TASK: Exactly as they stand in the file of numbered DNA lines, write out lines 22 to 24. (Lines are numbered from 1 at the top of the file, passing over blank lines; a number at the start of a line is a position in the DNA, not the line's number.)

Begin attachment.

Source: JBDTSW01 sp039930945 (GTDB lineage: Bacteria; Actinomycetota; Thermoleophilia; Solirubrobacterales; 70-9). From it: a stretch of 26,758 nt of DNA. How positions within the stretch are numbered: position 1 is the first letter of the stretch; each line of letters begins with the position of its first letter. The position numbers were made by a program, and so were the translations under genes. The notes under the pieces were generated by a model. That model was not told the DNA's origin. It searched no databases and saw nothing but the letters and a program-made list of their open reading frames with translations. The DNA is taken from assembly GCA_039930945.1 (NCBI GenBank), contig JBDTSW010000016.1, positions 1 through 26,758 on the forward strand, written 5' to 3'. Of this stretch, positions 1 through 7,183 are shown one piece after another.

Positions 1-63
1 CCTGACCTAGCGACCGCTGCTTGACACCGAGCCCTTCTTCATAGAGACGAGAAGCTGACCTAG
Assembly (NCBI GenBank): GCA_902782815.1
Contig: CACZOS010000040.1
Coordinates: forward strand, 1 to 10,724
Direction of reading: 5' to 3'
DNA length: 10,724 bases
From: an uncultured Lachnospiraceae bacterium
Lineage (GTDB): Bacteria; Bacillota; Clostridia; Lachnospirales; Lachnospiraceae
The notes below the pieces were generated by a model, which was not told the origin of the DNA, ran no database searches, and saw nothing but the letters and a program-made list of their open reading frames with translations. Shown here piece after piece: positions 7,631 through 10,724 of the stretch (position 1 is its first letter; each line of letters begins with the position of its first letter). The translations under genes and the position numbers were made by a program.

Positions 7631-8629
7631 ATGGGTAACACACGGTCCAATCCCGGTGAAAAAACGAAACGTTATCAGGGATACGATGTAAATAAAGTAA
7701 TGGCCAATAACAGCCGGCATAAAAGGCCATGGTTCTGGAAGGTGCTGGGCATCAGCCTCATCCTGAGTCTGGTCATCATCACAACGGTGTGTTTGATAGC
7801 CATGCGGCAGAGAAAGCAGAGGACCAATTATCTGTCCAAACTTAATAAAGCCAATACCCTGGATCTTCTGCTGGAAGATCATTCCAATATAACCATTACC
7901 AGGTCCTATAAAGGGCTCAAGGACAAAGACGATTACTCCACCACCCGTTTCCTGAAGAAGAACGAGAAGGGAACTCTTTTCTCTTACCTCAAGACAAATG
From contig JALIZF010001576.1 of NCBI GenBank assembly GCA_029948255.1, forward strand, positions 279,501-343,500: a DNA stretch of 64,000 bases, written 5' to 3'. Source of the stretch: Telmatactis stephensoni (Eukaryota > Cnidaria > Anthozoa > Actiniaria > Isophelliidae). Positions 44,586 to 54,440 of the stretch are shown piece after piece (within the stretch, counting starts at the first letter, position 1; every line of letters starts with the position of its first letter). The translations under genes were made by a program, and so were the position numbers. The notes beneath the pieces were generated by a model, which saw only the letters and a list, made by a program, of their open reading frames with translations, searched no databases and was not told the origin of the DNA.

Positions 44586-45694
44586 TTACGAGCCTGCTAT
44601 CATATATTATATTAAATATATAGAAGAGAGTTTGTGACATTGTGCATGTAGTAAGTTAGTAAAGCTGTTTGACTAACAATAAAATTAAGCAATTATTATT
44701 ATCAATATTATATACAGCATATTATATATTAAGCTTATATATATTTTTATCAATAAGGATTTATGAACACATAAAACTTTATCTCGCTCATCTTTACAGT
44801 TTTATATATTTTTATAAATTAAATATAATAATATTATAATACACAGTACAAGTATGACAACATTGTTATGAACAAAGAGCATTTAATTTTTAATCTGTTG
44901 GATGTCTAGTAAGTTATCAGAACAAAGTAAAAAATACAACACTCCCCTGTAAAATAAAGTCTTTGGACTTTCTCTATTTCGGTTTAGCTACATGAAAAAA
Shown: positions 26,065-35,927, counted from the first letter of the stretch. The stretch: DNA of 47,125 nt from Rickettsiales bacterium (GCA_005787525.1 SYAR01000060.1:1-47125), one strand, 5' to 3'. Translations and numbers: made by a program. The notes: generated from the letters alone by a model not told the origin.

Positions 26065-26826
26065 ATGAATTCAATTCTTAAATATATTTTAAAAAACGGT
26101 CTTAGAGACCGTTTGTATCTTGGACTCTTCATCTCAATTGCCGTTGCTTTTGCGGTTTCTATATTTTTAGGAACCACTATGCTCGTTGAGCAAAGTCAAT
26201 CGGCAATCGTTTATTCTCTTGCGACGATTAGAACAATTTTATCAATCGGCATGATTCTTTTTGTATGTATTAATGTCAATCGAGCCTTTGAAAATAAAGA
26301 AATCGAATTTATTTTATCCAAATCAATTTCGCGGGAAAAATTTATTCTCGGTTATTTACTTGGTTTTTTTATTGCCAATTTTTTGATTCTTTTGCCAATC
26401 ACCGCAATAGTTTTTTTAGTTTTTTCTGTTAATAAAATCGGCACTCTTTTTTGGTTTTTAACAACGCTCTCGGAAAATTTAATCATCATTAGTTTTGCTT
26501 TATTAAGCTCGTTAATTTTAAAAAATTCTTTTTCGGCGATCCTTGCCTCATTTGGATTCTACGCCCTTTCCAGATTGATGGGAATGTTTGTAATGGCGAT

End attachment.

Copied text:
44801 TTTATATATTTTTATAAATTAAATATAATAATATTATAATACACAGTACAAGTATGACAACATTGTTATGAACAAAGAGCATTTAATTTTTAATCTGTTG
44901 GATGTCTAGTAAGTTATCAGAACAAAGTAAAAAATACAACACTCCCCTGTAAAATAAAGTCTTTGGACTTTCTCTATTTCGGTTTAGCTACATGAAAAAA
Shown: positions 26,065-35,927, counted from the first letter of the stretch. The stretch: DNA of 47,125 nt from Rickettsiales bacterium (GCA_005787525.1 SYAR01000060.1:1-47125), one strand, 5' to 3'. Translations and numbers: made by a program. The notes: generated from the letters alone by a model not told the origin.